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Images from Mars Reconnaissance Orbiter show where the lost Schiaparelli crashed

Scientists are still trying to piece together exactly what happened to the lander
Schiaparelli_landing_site_node_full_image_2
NASA/JPL-Caltech/MSSS, Arizona State University; inserts: NASA/JPL-Caltech/MSSS

NASA’s Mars Reconnaissance Orbiter (MRO) took photos that show markings on the surface of Mars where ESA’s ExoMars ExoMars Schiaparelli might have touched down.

Schiaparelli entered the atmosphere on October 19 for its descent, but lost contact just before it touched down. The team is currently analyzing data recorded by its mothership, the Trace Gas Orbiter (TGO), to figure out what happened during the descent.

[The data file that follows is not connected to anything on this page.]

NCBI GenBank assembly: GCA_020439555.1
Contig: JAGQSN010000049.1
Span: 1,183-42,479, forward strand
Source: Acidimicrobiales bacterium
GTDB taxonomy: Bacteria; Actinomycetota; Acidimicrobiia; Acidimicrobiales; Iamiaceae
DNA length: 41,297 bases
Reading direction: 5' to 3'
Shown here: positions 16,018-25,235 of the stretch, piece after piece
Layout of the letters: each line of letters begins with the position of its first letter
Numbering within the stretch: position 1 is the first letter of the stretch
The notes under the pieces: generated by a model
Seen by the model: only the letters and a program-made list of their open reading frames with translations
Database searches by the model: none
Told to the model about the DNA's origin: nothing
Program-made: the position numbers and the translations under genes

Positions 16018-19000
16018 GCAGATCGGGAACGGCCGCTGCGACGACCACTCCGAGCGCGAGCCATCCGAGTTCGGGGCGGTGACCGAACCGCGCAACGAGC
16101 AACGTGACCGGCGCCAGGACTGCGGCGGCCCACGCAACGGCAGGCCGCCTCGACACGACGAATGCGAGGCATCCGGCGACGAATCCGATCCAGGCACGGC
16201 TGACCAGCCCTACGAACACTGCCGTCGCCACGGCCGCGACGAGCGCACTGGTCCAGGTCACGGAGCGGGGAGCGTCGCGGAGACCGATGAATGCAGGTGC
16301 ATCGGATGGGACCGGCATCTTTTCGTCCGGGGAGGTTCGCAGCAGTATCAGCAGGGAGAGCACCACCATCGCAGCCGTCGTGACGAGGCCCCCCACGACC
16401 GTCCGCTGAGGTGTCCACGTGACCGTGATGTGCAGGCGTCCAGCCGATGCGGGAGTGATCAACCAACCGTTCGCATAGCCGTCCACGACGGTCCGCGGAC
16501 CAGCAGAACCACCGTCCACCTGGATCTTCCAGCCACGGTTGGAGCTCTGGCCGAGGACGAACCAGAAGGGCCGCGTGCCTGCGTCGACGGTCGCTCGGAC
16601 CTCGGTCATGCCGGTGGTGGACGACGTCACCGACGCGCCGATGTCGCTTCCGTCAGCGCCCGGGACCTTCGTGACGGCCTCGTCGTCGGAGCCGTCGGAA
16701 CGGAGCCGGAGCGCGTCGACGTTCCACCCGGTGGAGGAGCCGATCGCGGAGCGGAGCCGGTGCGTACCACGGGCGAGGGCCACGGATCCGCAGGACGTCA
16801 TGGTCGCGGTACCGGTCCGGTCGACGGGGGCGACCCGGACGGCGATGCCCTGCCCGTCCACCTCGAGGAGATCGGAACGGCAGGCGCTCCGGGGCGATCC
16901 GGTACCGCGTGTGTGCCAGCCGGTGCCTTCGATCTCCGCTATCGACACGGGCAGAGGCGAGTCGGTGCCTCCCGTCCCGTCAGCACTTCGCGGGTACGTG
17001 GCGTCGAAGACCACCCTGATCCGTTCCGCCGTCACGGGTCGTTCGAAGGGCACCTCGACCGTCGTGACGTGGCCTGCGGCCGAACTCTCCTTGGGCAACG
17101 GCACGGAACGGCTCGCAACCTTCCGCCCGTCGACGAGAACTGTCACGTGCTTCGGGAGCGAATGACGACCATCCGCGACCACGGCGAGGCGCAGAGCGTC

An image taken by the TGO was released today and shows the surface after the descent compared to an image from the same camera in May of this year.

Based on the images, it’s estimated that Schiaparelli dropped from a height of between two and four kilometers and impacted at a speed faster than 300 km/h, or 186.4 mph. It is also possible that Schiaparelli exploded on impact because of the propellant tanks still being full.

The pictures are still being looked into and next week will be looked at with HiRISE, the highest resolution camera on MRO.  After looking further, scientists are hoping to find the front heat shield, which was dropped at a higher altitude.

Scientists are confident they can figure out the chain of events because the module’s trajectory was observed from three different locations. They will also look into the recording of Schiaparelli descent signals for more answers.

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